Paul and I attended Nor’easter XXIII two weekends ago in Fairhaven, MA to finish our long-running playtest of Scenario One of our Advance to the Moselle TOCS module. The module covers the US 80th Infantry Division’s attempt to bridge the Moselle River in the area of the city of Nancy, France in September 1944. The module consists of three scenarios: Advance to the Moselle (4-6 Sep 1944), Mopping Up the Moselle (7-9 Sep 1944) and Breaching the Moselle (12-15 Sep 1944). Scenario One covers the initial advance of 80ID, and attached units, to the western bank of the Moselle River.
Advance to the Moselle
As the commanding officer of the 553rd Volksgrenadier Division, it was my job to prevent the Americans from reaching, much less bridging, the Moselle River. Compared to the Americans and their attached hardware, including a full tank battalion and a full tank destroyer battalion (plus artillery assets), my forces were quite meagre. While the 553rd does have three full regiments of infantry, for this scenario, only one regiment, the 1119th, is available as the other two are in transit. However, two other regiments of infantry are available as attached units: the 3rd Fallschirmjäger (Ersatz) Regiment and the 92nd Flieger Regiment, another ad hoc regiment of Luftwaffe AA units and ground crews.
It would be sheer fantasy to think that this collection of forces was going to stop the 80ID. But, stopping them was not the goal. The scenario mission brief was clear; the 553rd was to perform a delaying action. Standing, fighting and dying for the Vaterland was not the goal. Reinforcements, consisting of the 1120th and 1121st regiments of the 553rd division, the 29th Panzergrenadier Regiment of the 3rd PG Division and the 104th PG Regiment of the 15th PG Division were due to arrive in theater from Italy in the coming days (in later scenarios). The immediate goal was to keep the Americans off balance and keep them from bridging the river before the reinforcements were to arrive.
A quick look at the map showed that the obvious axis of attack would be along the paved road network and/or along the rolling farmlands to the west and southwest of Pont-à-Mousson. This area would be relatively good tank country, especially when compared to the wooded hills and WWI fortifications in the area around Toul. The decision was made early on to make the town of Bernecourt our first line of defense. While it is impossible for the Germans to cover every inch of ground, the weight of focus would be here and in the arc of woods sweeping north of Bernecourt to the northeast toward Pont-à-Mousson. It was in the Bernecourt area that the first minefields were sown and in the woods to the immediate north that the first strongpoints were built.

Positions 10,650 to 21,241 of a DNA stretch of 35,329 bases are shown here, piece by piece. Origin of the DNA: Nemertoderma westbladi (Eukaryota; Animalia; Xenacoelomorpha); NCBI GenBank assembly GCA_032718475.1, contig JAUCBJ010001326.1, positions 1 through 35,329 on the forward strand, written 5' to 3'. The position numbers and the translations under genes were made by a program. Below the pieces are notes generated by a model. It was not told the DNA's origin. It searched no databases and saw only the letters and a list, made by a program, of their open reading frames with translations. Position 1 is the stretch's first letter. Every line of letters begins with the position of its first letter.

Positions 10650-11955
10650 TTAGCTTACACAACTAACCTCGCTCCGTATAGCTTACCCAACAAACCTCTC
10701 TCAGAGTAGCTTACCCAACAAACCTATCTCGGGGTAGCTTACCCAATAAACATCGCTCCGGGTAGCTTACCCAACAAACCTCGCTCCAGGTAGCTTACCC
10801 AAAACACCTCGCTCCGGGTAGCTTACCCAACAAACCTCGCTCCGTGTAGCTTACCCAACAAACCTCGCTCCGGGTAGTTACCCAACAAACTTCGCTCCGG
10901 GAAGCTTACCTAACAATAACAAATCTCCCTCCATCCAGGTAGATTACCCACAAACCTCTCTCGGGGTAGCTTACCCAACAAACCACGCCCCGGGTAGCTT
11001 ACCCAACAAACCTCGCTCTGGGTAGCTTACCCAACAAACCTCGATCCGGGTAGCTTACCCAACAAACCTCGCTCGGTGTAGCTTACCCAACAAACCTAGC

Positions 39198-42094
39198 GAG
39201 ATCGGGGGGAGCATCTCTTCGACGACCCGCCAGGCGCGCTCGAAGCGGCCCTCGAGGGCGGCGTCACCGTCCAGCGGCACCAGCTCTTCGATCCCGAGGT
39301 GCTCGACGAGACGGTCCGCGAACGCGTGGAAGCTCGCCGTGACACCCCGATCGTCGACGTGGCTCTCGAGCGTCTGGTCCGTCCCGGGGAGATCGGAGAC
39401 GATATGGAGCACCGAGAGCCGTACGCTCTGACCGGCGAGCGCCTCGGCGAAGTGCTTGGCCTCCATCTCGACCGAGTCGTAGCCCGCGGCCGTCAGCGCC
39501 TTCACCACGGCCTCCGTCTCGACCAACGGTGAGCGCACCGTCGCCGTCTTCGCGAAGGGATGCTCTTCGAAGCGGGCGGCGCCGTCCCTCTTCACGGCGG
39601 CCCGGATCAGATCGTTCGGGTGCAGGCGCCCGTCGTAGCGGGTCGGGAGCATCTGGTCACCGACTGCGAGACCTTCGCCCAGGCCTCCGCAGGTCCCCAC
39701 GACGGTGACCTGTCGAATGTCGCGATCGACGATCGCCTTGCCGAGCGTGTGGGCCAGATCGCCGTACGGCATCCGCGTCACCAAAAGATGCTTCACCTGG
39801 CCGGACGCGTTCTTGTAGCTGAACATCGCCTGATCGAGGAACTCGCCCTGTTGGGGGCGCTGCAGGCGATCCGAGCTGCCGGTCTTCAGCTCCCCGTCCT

The Americans arrived off the march from the Meuse River bridgeheads around noon on 04 Sep. Apart from some hastily completed roadblocks, they made good progress in the expected area to the northwest of Bernecourt, while some minor probes were detected in the south.
It was early evening on the 4th when the initial battles were taking place in and around Bernecourt. With pressure along the approaches to the first belt of minefields, the engineers fell back to the area of the second planned defense line, the Noviant, Minorville, Manonville triangle in another gap between the numerous copses of woods that dot the landscape.
As the Americans kept trying to probe for weaknesses in the Bernecourt defenses, American reconnaissance forces were sent along the northern flank of their line, attempting to find a weakness in the defensive arc placed there. The German commander had planned well; the primary axes of advance had been covered. Still, once the Americans had advanced to contact, the full weight of their forces, especially their artillery with their ToT bombardments, were keenly felt and attrition began to take their toll.